As the app requires you to focus on your phone to play the game there is the potential that players may be distracted when crossing roads or put themselves in harm’s way to capture Pokémon in different areas.

Simply dimming the screen and using the vibrate option to alert players to the presence of other Pokémon will help them keep themselves safe while playing the game on the go.

Another great tip (that we’ve been told about) for iPhone users is for both parent and child to use the same iCloud account. This will enable parents to use the iPhone app to see where they are using GPS on their phone.

In-app purchases 

Although the game is free, like many other games it features in-app purchases to purchase ‘Pokécoins’. To make sure you don’t receive an unexpected bill at the end of the month review your app permissions. See our step-by-step and downloadable guides for parents on setting up Apple iPhones and Android phones.

Mobile data use

As you’re the likely bill payer, it’s important you understand that the app requires constant GPS tracking, and it may eat up mobile data quite quickly, which can be expensive. If your child is on a pay-as-you-go (PAYG) pre-pay system, you can regulate and limit how much your child is using the phone.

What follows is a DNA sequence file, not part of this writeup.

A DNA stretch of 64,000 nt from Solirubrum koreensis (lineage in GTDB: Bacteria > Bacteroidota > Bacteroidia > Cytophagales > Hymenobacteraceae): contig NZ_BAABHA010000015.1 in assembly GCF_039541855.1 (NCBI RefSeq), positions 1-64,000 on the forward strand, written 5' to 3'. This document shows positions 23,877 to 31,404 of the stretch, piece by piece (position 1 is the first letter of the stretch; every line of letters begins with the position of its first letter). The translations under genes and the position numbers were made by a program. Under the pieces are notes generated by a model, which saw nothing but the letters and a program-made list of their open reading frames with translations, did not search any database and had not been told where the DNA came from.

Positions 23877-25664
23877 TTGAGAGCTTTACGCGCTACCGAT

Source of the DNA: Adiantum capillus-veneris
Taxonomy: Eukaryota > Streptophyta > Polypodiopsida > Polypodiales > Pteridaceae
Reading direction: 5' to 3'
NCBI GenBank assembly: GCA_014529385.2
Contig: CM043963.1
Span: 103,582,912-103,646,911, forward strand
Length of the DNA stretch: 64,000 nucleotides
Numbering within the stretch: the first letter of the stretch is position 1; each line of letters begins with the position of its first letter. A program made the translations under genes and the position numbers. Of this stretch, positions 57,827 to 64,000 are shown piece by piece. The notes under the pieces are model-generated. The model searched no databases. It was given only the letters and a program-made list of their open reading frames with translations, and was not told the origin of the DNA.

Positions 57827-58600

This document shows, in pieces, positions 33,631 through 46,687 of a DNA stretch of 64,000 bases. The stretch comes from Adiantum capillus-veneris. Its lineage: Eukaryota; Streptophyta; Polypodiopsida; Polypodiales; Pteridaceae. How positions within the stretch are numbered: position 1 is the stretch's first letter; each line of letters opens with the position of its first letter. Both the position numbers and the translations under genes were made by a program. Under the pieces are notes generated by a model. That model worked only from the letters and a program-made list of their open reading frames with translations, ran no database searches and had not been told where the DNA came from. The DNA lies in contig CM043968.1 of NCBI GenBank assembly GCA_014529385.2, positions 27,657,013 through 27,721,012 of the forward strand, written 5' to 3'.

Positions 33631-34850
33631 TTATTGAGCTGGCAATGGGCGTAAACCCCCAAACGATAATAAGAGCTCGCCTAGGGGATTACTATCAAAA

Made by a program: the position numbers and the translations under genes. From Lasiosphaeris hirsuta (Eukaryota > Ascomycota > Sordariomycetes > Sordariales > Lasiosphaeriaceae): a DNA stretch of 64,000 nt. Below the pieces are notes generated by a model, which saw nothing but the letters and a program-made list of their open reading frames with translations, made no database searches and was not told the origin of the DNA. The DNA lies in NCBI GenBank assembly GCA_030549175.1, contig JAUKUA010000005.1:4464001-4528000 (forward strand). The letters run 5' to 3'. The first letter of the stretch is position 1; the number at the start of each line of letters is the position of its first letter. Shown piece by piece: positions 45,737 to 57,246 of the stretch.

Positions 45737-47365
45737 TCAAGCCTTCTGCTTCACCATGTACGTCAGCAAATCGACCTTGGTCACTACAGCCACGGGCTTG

If your child is on a contract it might be easier for your child to run up high bills. Although most network providers will set limits on usage if you asked them to, so your child won’t run up high bills.

Click here to see another tip that could save on your data that involves using Google Maps offline.

Recommended reading

If you’re a parent and concerned about some of the issues you’ve read about above, see these pages for more information:

Our age specific resources with interactive videos for parents of young children (6-10), pre-teens (11-13). and teens (14+) will help you understand the e-safety issues and solutions specific to your child’s age.

Set parent parental controls on your child’s devices using our step-by-step downloadable guides for Apple iOS phones and Android phones.

Set parental controls on your child’s mobile operator using our step-by-step downloadable guides: EE, O2, Vodafone, 3, Tesco Mobile, Virgin Mobile, and TalkTalk Mobile.

Additional information

If you’d like to learn more about the mobile game and how to play it, see these resources:

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  • Ghislaine Bombusa

    Thank you for giving us your feedback, based on this we have updated the article with more information and will look to continue updating the article as the app’s features change and progress so please feel free to send us any further comments in the future. We are also looking to create an infographic for parents to show them visually how it is used and what they need to know to make it much clearer in real terms, similar to our previous infographic for Snapchat. Any feedback is welcome.

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  • Romi Ezzo

    This is a great topic to discuss for parents raising kids in today’s age.
    In a world that’s spending more time in the virtual world, it’s nice to have a reminder of some of the challenges.

    There are now videos on this topic of what COULD happen. You can check one of these ‘social experiments’ out in this article:
    http://onlinesense.org/pokemon-go-parents/